Dr. Gagnon says acquiring an understanding of changes to come is valuable to industrial partners like Halifax Water, one of eight organizations, including LuminUltra, making financial or in-kind contributions to gain access to Dalhousie research. He says being able to envisage what our water supply is going to look like in years to come will allow Halifax Water and other organizations to make strategic investments to keep customers safe and efficiency high.
“When an organization designs a treatment plant, they typically design for a 25- to 50-year lifecycle. If you don’t know exactly what you’re going to be treating it makes it very difficult. You have to ask, ‘If the temperature changes by one and a half degrees, does that mean I’m treating something different? Do I have to put other provisions in my treatment plant as a consequence?’"
Putting ideas into action
For LuminUltra, the research is informing rapidly paced business decisions and product development that is having a substantial return on investment. The COVID-19 wastewater test kit they developed in collaboration with Dal has become a “beachhead” that helped launch the company in new directions, land major new clients and expand their operations around the world.
“It has grown from there and along the way we have commercialized different items that have been well accepted,” says Dr. Schmidt. “It has allowed us to be an innovative player in the space. We were the first to the market with a lot of these solutions and people have followed our lead. It’s become a busier market, but within that we have been able to do a lot of interesting projects.”
The company has inked contracts with the Centers for Disease Control and Prevention in the United States to monitor wastewater at corrections facilities and for 500 municipalities. They are doing wastewater epidemiology in remote camps in Northern Ontario and cruise ships, and have customers in the UK using their products for mobile laboratories in the back of Sprinter vans.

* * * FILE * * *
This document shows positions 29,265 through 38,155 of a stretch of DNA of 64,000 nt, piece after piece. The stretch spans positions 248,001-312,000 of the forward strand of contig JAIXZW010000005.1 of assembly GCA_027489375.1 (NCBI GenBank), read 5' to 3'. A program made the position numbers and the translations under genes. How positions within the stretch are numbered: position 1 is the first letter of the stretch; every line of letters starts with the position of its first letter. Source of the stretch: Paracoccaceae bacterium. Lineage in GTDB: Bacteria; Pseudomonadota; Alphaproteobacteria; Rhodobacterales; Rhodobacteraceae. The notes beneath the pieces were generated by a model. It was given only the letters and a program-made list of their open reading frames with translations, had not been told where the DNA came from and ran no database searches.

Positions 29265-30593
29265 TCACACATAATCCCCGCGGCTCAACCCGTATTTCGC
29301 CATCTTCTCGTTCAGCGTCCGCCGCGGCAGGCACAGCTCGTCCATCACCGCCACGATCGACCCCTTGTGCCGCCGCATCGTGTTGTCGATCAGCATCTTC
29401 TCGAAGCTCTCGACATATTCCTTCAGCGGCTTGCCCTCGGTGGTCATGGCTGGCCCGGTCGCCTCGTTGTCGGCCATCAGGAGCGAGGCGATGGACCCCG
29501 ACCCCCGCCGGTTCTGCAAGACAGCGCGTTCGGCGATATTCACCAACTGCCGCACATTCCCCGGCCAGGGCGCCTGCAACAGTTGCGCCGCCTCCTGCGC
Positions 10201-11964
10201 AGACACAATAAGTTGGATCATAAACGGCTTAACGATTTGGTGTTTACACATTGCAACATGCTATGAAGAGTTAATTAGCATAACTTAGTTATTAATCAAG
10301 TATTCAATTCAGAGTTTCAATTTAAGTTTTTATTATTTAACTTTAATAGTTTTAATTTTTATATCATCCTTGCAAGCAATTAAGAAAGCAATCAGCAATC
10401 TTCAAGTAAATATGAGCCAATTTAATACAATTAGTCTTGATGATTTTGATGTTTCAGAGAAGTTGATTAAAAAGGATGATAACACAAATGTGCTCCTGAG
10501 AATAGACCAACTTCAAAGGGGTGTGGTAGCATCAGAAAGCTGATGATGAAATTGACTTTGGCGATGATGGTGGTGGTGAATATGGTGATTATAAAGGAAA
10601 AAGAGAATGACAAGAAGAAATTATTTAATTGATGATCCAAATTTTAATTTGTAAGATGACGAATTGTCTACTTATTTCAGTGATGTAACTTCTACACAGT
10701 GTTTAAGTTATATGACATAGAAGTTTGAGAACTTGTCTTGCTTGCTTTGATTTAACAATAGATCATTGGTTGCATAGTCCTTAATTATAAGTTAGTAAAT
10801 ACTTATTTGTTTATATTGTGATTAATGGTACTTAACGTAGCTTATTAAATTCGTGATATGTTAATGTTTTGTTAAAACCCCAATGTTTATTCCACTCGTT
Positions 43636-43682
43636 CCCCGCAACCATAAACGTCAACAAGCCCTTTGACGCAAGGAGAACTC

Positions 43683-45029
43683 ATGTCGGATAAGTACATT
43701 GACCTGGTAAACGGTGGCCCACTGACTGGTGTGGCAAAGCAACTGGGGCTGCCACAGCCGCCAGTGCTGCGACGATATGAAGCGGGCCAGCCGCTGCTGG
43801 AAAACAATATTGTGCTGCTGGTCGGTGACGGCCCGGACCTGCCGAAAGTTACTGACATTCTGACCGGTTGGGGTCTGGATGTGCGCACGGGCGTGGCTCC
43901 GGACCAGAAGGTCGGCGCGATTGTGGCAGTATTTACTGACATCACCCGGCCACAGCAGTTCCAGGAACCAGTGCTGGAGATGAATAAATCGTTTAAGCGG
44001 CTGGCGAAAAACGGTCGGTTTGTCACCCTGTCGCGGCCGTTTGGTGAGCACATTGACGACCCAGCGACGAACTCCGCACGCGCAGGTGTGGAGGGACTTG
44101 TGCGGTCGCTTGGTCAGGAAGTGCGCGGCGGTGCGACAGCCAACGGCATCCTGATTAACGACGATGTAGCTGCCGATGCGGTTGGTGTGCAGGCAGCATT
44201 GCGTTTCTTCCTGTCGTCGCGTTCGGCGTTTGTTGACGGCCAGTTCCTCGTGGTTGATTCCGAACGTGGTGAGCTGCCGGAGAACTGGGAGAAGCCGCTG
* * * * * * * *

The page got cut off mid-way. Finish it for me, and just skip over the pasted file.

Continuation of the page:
Drawing on students
Dr. Schmidt, a Dalhousie PhD graduate who studied with Dr. Gagnon, points to the university’s research team, including its graduate students, as an engine of novel ideas that keep LuminUltra in a constant state of innovation development.
“We’re completely on board with harnessing the innovative spirit that a lot of the graduate students have, and their drive to bring their ideas to the world,” he says. “Everyone has a desire to make a difference and I think that’s where we have common core values between the research group at Dalhousie and our eight research partners.”
PhD student Emalie Hayes says the opportunity to develop wastewater testing solutions for COVID-19 that potentially saved lives is hugely satisfying.
“I’ve learned so much from working and collaborating with LuminUltra and Halifax Water. It gives us the chance to expand our ideas, make them into commercial products, take our research to the field, and just do more,” she says.
“To see something that you’ve been working on with your fellow researchers help people and to be able to expand this new field of research and have an impact – it really is exciting.”